The variation of the free money supply depends in fact (especially in the United States) on the variation on only one aggregate: M2-M1, i.e. of the savings of the consumers (on savings accounts) which must drop so that the real GDP increases. Indeed, by saving less, the consumers spend more: demand increases and supply answers it (so, the real GDP increases).
Conversely, the Fed has slowed the real GDP growth by maintaining its base rate at 5.25% in 2006 and during the 6 first months 2007, above its neutrality at 4% (or 4.25%), which led to an increase of consumers savings (i.e. an increase in the M2-M1 free money supply) by a relatively small increase in consumption. The Fed has sought to slow the real GDP growth as it was above its optimum potential, which is not tenable in the long term because this was inflationary.
The financial and monetary situation of the United States is generally sound: Americans have largely accrued predictable pension costs (in pension funds), the deficit of the State is contained in the standards, cash flows have never been higher, the indebtedness of companies is generally low.
The Fed waited until the core inflation return back in the acceptable area (an increase in the PCE: PILFE must be below 2%, preferably fluctuating between 1 and 1.5%) due to the slowdown in GDP growth .
Part 3: free money supply and behaviorism
To understand the relations between the free money supply and the GDP growth, it is necessary to understand with what actually correspond, concretely, the variations of the monetary aggregates.
As consumers fear that their situation is degraded in a near future, they spend relatively less and thus they increase their precautionary savings, which means that M2-M1 increases and that the real GDP growth slows down: savings and growth are inversely proportional.
Conversely, as they anticipate an improvement of their situation, they spend more by decreasing their savings: M2-M1 decreases and the growth of the real GDP increases. Finally, this law of free money supply is simple!
What is important is thus the reaction of the consumers, i.e. individuals, which is visible starting from the variation of the monetary aggregates.
The behavior of the consumers is thus determining: it explains this almost perfect correlation between the M2-M1 free money supply in current prices (not deflated) and the real GDP growth for 50 last years in the United States and the same results in the euro zone, in Thailand and everywhere else.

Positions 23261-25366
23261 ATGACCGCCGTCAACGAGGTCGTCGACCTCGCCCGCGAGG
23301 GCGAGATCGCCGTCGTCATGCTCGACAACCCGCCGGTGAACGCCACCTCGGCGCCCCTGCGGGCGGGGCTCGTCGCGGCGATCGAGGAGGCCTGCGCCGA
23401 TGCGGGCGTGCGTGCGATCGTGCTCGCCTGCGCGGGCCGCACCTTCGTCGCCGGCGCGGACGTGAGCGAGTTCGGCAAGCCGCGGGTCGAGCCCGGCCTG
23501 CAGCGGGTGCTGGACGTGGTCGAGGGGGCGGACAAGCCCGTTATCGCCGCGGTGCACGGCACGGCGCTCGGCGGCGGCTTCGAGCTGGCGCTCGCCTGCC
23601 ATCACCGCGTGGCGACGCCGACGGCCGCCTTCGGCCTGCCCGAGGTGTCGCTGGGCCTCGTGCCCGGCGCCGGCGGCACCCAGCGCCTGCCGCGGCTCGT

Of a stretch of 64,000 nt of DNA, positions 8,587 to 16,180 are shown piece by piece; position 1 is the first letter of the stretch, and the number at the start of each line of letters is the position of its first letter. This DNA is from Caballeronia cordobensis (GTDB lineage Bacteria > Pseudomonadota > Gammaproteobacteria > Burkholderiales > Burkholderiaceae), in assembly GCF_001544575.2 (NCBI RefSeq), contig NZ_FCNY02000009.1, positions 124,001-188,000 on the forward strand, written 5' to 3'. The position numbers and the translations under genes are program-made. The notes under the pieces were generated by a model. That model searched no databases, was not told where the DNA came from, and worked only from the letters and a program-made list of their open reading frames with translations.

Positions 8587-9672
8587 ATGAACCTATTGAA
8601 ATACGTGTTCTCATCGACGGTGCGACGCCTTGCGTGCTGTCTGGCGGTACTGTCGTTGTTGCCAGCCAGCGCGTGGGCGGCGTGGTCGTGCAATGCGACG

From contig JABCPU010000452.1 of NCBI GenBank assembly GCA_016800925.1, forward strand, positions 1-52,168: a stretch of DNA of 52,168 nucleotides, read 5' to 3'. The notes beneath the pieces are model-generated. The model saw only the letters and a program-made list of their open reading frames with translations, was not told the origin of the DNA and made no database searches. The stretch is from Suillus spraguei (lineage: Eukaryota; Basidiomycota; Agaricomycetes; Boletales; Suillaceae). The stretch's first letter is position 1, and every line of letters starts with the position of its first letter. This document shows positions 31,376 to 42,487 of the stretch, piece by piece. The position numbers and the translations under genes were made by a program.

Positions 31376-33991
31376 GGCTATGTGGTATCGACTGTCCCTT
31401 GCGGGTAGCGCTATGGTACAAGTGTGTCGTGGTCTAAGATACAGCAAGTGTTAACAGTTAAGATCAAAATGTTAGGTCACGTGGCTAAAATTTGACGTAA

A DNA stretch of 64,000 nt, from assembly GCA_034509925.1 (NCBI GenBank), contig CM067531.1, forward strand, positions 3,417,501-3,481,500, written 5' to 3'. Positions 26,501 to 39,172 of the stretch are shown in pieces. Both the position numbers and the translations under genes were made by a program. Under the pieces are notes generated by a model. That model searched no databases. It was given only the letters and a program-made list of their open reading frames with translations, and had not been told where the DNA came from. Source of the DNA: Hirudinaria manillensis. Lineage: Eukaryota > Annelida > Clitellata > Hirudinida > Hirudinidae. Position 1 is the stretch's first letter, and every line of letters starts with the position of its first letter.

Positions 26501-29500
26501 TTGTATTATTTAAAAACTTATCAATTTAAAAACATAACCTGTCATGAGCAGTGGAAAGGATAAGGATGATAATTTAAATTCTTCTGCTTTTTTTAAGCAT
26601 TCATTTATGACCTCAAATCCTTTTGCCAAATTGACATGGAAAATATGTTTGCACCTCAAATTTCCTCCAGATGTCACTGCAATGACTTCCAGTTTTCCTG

The reactions of Americans are very fast and very elastic. The Fed publishes Thursday evening the data of M1 and M2 which makes it possible to know with only 10 days of delay their behavior. Thus, it is possible to know almost in live the trend of the GDP and thus to correctly anticipate the markets, before the investors who do not know this law of free money supply... from where its interest because the speculation is then winning!
The FOMC members raised too late and too slowly their basic rate in 2004, leading to a too strong GDP growth in 2005 and 2006, above its optimum potential, and therefore inflationary. To bring down underlying inflation in the ideal range from 1 to 1.5%, the Fed was obliged to create a decline in growth and, ultimately a recession. However, as American economy is very strong, the decline is slow and weak, but certain. As stock markets badly anticipated this slower growth, there is a collapse.
This law of the free money supply is verified for more than 50 years in the United States, but a new paradigm is being set up.
On the one hand, the behavior of Americans is changing: now their level of wealth allows them to consume and save.
On the other hand, the optimal rate of GDP growth in the future will be lower than it was in the past because the participation rate tends to drop, inactive (retired) will be more numerous than in the past .
This new paradigm is beginning.
Part 4: M3 Free Money supply in euro zone
In the euro zone, the increase in the free money supply is too strong. Thus, GDP growth is below its optimal potential: M3 increased at 4.5% year-on-year in May 2004 and now at 12%!
(Click here to enlarge the graph)
The increase in the money supply come from sound money and unearned money because of the provisions for retirement are not accounted. So, there is monetary creation.
To boost real GDP growth, the monetary creation (which was far too high, especially in France and in the Club Med) have to stop.
To do so, it would have had to restrict the mass distribution of so-called social aid and grants, and force companies and the government to comply with the accounting rules which give an accurate picture of reality, by accounting retirement commitments in funds pension.
M3 free money supply in Thailand
(Click here to enlarge the graph)
I studied these monetary problems in collaboration with Fred Rabeman, technical analyst, whom I thank: http://www.maestrade.com/
Originally published on January 11, 2007 and on this blog on August 12, 2007 and reviewed on January 28, 2008.